The Courier News from Blytheville, Arkansas on April 14, 1956 · Page 5
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The Courier News from Blytheville, Arkansas · Page 5

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Blytheville, Arkansas
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Saturday, April 14, 1956
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Page 5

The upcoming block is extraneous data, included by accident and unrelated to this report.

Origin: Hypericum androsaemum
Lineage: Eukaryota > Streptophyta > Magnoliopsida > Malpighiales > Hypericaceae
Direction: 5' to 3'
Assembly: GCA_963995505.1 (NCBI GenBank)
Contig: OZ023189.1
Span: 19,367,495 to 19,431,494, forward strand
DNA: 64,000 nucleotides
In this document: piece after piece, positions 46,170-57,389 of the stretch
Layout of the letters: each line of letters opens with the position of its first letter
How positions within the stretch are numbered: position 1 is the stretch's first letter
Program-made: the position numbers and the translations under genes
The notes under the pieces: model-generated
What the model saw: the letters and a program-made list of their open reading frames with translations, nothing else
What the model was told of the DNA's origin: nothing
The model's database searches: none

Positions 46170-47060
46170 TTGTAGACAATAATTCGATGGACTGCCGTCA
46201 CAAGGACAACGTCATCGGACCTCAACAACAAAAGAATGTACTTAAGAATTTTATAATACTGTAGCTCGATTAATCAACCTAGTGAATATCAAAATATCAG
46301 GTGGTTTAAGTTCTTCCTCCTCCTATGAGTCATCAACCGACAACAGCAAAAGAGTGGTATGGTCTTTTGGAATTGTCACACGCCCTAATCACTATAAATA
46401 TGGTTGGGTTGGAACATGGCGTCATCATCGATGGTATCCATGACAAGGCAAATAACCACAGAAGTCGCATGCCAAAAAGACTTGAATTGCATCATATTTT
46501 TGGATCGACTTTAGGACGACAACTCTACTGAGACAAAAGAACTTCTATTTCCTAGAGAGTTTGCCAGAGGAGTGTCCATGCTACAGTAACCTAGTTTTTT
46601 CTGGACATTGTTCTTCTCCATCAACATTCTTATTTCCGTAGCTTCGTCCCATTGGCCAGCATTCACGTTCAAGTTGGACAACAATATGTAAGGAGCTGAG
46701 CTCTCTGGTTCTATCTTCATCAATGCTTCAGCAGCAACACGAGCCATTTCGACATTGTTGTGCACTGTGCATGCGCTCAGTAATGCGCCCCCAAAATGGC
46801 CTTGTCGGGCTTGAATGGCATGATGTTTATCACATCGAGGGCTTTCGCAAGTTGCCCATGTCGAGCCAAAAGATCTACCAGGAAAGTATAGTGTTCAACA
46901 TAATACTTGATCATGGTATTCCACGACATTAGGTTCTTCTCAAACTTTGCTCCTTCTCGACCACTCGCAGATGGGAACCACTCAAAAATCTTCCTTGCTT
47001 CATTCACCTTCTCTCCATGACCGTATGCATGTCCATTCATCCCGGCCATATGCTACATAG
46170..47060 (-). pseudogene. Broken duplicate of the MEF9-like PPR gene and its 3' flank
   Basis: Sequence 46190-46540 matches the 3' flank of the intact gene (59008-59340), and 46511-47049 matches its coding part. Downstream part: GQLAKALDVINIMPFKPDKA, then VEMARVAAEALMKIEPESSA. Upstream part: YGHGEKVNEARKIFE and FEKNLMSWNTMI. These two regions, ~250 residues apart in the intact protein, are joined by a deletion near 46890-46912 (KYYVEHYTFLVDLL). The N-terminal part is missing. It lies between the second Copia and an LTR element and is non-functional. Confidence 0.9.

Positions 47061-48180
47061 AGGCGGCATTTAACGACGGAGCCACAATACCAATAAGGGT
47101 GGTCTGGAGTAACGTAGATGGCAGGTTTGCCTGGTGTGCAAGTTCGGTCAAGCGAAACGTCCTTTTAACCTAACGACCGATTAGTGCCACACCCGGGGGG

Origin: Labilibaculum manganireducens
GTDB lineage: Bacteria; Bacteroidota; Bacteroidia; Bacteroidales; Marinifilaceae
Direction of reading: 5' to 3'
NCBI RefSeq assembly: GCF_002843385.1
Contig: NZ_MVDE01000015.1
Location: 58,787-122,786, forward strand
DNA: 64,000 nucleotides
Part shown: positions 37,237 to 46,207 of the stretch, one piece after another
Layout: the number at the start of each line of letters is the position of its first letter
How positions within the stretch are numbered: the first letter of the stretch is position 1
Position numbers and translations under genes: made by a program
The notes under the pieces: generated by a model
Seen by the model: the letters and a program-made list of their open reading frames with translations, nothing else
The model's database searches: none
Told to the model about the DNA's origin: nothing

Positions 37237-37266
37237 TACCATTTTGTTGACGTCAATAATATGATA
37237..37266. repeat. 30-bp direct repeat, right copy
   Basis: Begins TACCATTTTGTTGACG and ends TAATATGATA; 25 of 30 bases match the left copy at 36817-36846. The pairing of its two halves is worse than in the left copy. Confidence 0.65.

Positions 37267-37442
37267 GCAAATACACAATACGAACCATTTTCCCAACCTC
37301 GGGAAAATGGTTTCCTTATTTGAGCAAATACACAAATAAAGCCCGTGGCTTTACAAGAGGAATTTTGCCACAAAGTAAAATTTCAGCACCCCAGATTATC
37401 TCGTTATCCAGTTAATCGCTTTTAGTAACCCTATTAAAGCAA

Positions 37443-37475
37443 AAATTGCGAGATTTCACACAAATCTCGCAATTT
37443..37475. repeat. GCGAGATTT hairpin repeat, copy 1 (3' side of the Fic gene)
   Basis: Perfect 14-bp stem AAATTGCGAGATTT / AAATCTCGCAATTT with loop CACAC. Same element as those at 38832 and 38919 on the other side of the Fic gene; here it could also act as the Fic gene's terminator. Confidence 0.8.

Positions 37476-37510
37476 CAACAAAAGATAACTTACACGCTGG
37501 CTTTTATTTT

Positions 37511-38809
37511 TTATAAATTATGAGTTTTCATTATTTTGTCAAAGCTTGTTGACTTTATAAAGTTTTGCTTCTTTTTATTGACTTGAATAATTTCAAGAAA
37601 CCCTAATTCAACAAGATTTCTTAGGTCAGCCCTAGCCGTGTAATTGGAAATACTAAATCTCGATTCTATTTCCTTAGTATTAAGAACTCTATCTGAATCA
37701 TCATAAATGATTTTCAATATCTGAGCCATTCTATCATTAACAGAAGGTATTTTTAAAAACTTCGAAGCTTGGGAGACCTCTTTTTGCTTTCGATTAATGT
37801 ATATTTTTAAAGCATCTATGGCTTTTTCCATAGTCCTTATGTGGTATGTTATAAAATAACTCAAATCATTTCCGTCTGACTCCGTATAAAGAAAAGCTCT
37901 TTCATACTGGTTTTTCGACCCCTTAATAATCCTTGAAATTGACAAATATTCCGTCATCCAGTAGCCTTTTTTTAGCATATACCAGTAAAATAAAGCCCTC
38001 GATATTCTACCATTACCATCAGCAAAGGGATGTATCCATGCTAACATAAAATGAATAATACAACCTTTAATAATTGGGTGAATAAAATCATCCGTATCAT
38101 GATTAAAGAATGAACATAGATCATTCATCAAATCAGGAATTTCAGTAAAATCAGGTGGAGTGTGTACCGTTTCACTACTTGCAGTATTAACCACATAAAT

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SATURDAY, APRIL 14, I9M WLTTH1VILLI (ARK.) COUTUCT New York's Coliseum Set to Open; US' Biggest Exhibition. Building By DICK KLEINER SEA Staff Correspondent NEW YORK — (NBA) — If you've been looking for a building without any shadows, with the world's largest elevator and a little room that can seat 10,000, come to New York any day after April 28. That's the official opening date for the New York Coliseum, far and away the largest exhibition hall in the U. S. For quite a few years, New York ej&ibltions going on simultaneous- has been handicapped in the busi-1 ly. But, if an exhibitor wants to, he ness of luring exhibitions, trade' can hire all four floors. The mar- shows and conventions. There just quees will all glitter with the same wasn't any place to match the fa- message, the big glass doors in the Cilities of other cities. New York's best was an armory way out in the Bronx. But now there's the Coliseum—a creamy white monster of a structure, topped by. 20 .floors, of office space, set down smack in the geographical center of the world's largest city, The Coliseum is enough to make an exhibitor glow. It has everything. First, four floors of exhibition space. Each of these floors has its own marquee outside, its own lobby will be flung open and the four separate lobbies will become one vast entrance hall. Largest of the halls is the second floor. This is 82,000 square feet—or enough room for two football fields plus space left over for a few basketball courts and a bowling alley i lighting, since Peter w; or two. This gigantic bit of real es- j less temporarily. is working,.all you'll see when you look straight up will be the lights glowing. The building is designed to simulate daylight, and go daylight even one better. There are some 46,000 fluorescent fixtures installed, so arranged that every square inch of floor space has the same amount of light. There'll be no shadows cast. The designer calls it "Peter Pan" •as shadow i 8*E' late also has a ceiling that is 65 feet off the floor. At the moment, the ceiling is open; exposing the various girders, ducts and such necessary trivia. It would be prohibitively expensive to Serving all this x y ast amount of space will be escalators, elevators and some of those old-fashioped stairs. There'll also be ramps as far as the second floor^ big and strong enough to accommodate two trailer trucks abreast. One of the elevators, the world's largest, can carry Ions and easily hoist a fully-loaded trailer truck up to the lobby, ticket office and entrances j cover this over, so the architects inside. The third floor hall, for ex- j have devised a "ceiling of light" ample, is served by a bank of esca- which will mask the sky-high pipes, Ifitdrs that goes only to the third | Spotlights all around the room floor. 1 will be pointed horizontally, and i fourth floor. Thus, there can be four different I the architect insists when the thing i Tne monster second-floor hall has | room for a stage at one end and, in the event of a convention, can seat 10,000 people. There's also fl space for a revolving stage and the floor ,,,.„ —which caved in once during con</ •* V*-*.,, struction—is now engineered to take V | y {*' a 300-pound per square foot load. s|/ , > -<v-*^ On each of the four n oors there'll *•' -^ • be three food bars and one liquor bar. And there's a cafeteria and a cocktail lounge on one of the two intermediate floors, which are mostly used for office space, storage and meeting rooms. Here are some other oddities about the 35 million dollar structure: The public address system is zoned — you can page someone in just one part of the building or over the whole thing. There's every kind of utility piped throughout the Coliseum, even to a TV aerial wired from a master antenna. There are, roughly, seven pigeons. These were trapped inside when the roof went on, but the Coliseum hopes to evict them shortly. Theres' a two-level parking lot, with space for 850 cars. There's 9,000 square feet of Cata- Hn Red and San Michel Grey marble on the lobby's walls and floors. Most of the building's interior is painted a neutral mauve or cream. There are four big silvery; plaques decorating the exterior j Designed by Paul Manship, these show the seals of the U. S., state and city of New York and the Tri- borough Bridge and Tunnel Authority, a municipal unit which built the Coliseum. When it's paid off, it will become the properly of the city but, meanwhile, it's being run by a private corporation. Already, the Coliseum has booked 20 expositions, ranging from the National Baby and Children's Show j to the International Sanitation Maintenance Show, Many of the 20 are brand new, some arc first-time- in-New-York shows. Three of them — a home building exposition, a i hardware show and a Fashionora-• ma — have booked all four floors. ' May Draft Quota Set ROOK IP\ — Ark8n»»S' sh»r« of the I2,ooo-m<m national draft call for May will be 121. Rt*t« Selective Service Director Col. Fred M. Oroom said the May call will be fiUed with men who are at least 32 years old. The quota for May, Col. Oroom said. Is nearly twice u large at April's figure of 66 but 15 men lest than the May l»56 quota. In boxing, a flyweight Is a boxer whose weight does not exceed 118 pounds. "OH, FOR THE LIFE OF A FIREMAN"—It's not > very pleasant on* on occasions like thlt. Fortunately, they're rart. In freezing temperature, these two firemen struggle to curry a hovy hose up a ladder while swirling smoke and driving snow and sleet make visibility nearly mo. Scene is building-gutting flrt in Boston, Mass., during recent blizzard. Arkansas Power and Light Is Hit by PSCs Ruling NEW YORK'S COLISEUM Is windowless building a( right with four floors ot exhibition halls. Office section is at left. Winnie to Sell Stuffed Lion But it May Go to Soviet Russia By HAL COOPER LONDON IjR —- For sale: one stuffed lion, formerly owner — before stuffing — by Sir Winston Churchill. Act fast, or he — the Lion — may go to Moscow. The lion, named Rotn. was presented to England's wartime Prime Minister as a mascot by the London Zoo in 1943. The zoo provided the beast with board and keep until his death from old age last June. Since Sir Winston had no use for a dead lion, the zoo returned Rota to George Thomson, a London lion fancier, who gave him to the zoo in the first place. In view of the animal's past connection with the noted British statesman, Thomson had him—the lion—stuffed, and filed him away in a corner of the living room. Thomson told a reporter yesterday it occurred to him that Rota, i even stuffed, is "one of the greatest historical souvenirs of all time." So considered, the bulky living room ornament might, be worth money. Thomson accordingly advertised the lion for sale, specifying no price but hoping for a good one. "So far." he said, "I have had two offers, but they didn't offer enough. I am now awaiting bids ( from outside the British Isles. | "If nothing better materializes I j may offer Rota to Mr. Bulganin and Mr. Khrushchev when they corne here next week on their good will tour. They might like to exhibit! i him in the Moscow Museum." LITTLE ROCK (Ifi — Arkansas Power & Light Co. yesterday '*as ordered by the state Public Service Commission to quit selling electricity to the Crossett Co. for relay | to its water wells. The PSC held that AP&L's contract to furnish 10,000 kilowatts of electricity, some of which went to the wells, was a violation of a 1955 act which prohibits one utility from invading the area of another. While the main operation of the Crossett Co. is in an area designated for AP&L, the wells are located in an area allocated to the Ashley- Chicot Electric Cooperative. The Harriman Honors F. D. Roosevelt HYDE PARK, N. Y. «V-GoV. Avercll Harriman of New York Thursday placed a. wreath on the grave of President Franklin D. Roosevelt, marking the llth anniversary of his death. The ceremony fras attended by the President's Widow and a granddaughter, Anne Roosevelt, daughter of John. Also attending were about 200 pupils from the Roosevelt Junior High School of the Hyde Pa rk Central School District. wells are three miles from the firm's main operation. The Crossett Co. produces about 20,000 kilowatts of electricity Itself. AP&L electricity was sent into a pool witht he Crossett Co. power and about 650 kilowatts were distributed to the wells. The PSC said U could not be determined whether AP&L power or the Crossett Co.'s power came out of the pool to feed the wells. Call the Sheriff! ORANGF.BURO, S. C. f/Ti—The burglar who broke into Sherlt George L. Reed's office got less thai, a dollar. -OPEN- ELLIS & HARRINGTON SHEET METAL WORKS 203 North 1st St. Next Door lo Weslbrook Machine Shops Gutter Work - Duct Work All Types Sheet Metal Work Prompt Service—All Work Guaranteed -Phone 3-4161- Reconditioned Sewing Machines Various Mak«« and Models ONE YEAR FREE SERVICE GUARANTEE Necchi-Elna Sewing Center IDS W. Miln St. rhone 3-6U7 Platform Rockers • Factory Select•i Corer, $f 4 95 • Regular 19.95 | 4| Special Hubbard & Son South's Finest! At The Fountain or Take Home! AVAILABLE AT THE FOLLOWING DRUG STORES: WOODS DRUG STORE, Blytheville HIWAY DRUG STORE, Blythevilli MASSENGILL'S DRUG STORE, Osceola SHIRLEY'S DRUG STORE, Hayrl COLLINS DRUG STORE, Caruthersvill* PICKARD'S GROCERY & MARKET • Fresh Fruit & Produce • Fresh Dressed Poultry • The Finest in Beef, Veal, Lamb & Pork Nationally Advertised & Fancy Groceries 2-2043 Call In w* Dtlirer Come In 1044 Chick FOR SALE Used Furniture & Appliances W« Can Savt You Money Cash or Terms ALVIN HARDY FURNITURE CO. tl.t R. M«In Phonf 2-230Z Women Give Margaret $99 DBS MOINES (#)—In cnse former President Harry S. Truman hasn't opened a gift box given him here for his daughter Margaret, this will let him in on its secret. Tt contains W one dollar bills, contributed by the 99 Towfl Democratic County Women's clubs. When Truman addressed a fundraising dinner of Iowa Democrats here the box was presented to him as a gift for Margaret, who IR soon to marry a New York newspaper- Freedom Forum Program Set SEAROY, Ark. Ift— A panel discussion on industrial relations wil be one of the highlights of the nth Freedom Forum at Harding College here April 23-27. Tom Wilson, president of FU'sl State Bank at Conway, will represent the Arkansas businessman in the discussion. Other highlights of the 5-day seminar, sponsored by the National Education Program, will be ai address by Roger Fleming of the American Farm Bureau Federation, and a presentation on communications. Ammunition Stolen SH1BUKAWA, Japan m - The U. S. Army said yesterday that 12,530 rounds of .30 and .50 caliber ammunition have been stolen from a locked building at Camp Weir. The Army believes the cartridges were stolen to be broken up and sold as scrap metal. man. He refused to open it. Democratic sources disclosed what uas in the box. = YOUR FRIENDLY THEATRt; T Northeast Arkansas' Most Popular Theatre TONIGHT 10:30 p.m. SUNDAY and MONDAY BURIAL INSURANCE | W. C. West, Special Agent OTHER AGENTS i W. H. Slovill Bill SKnuU Jr. Jin Stovall V.rn.l Deal Homtt Miller lUyltMnd Wilson Mrs. W. U. Stovult Mrs. Georfe ttarlum $500 burial insurance with our company provide* complete funeral with steel o»e- ket and steel vault if desired. Ambulance polity provides 75 miles serrtc*. Phone 3-4431 for further information or contact one of our agents Cobb Funeral Home Blytheville, ArkansM THEATRE On W. Main ft. In BlythcTilk Phone S-4621 Weekday Show Start* 7:00 p.m.—Sat. & Sun. 1 p.m. «* HITIMIIir KXm'.MMTMMTN >Hv«n nun LAST TIMES TODAY Double Feature J —AND— ALSO CARTOON SUNDAY and MONDAY Double Feature * MCU Xftuwtf. onus Dim -MM mm • until mua. A WMRSAHinEMAIKM imt _AND— Ruth Wood was too innocent to know how much of a chance she was taking -too lonely to care ... Eveiybody said she was being foolish, everybody but her heart! ..JANE _ VAN WYM AN JOHNSON "MIRACLE 17f BtOOlC CASTLE v WARNER BNO*. o«*i I** teiHHfiir *• MM HICHT *«««vt» it THAN* t>. rr tlM *i RUDOLPH MATtf «*« •>.•••» »• -"—*«• H it"* • AS BIG AS TEXAS- WHERE IT HAPPENED """•«*»» 6 '* > JANE~~™'CHARLTON WYMAN-HESTON, F\ AIIJC TUPI MA -WILLIAM DCMAKMT WALLACE FOKO ....... I) LAI IX L IflLLlVIrt IOM MELMOWC •-—*. WILLIAM H.PINt- TREVOR -RITTER =™?«r TECHNK50LOR ft ALSO CARTOON COMING SOON First Blytheville Showing WE RENT • HOSPITAL BEDS .. . BABY BEDS • ROLLAWAY BEDS • USED REFRIGERATORS • USED WASHERS WADE FURNITURE CO. 11Z W. M»in Phone S-Sltl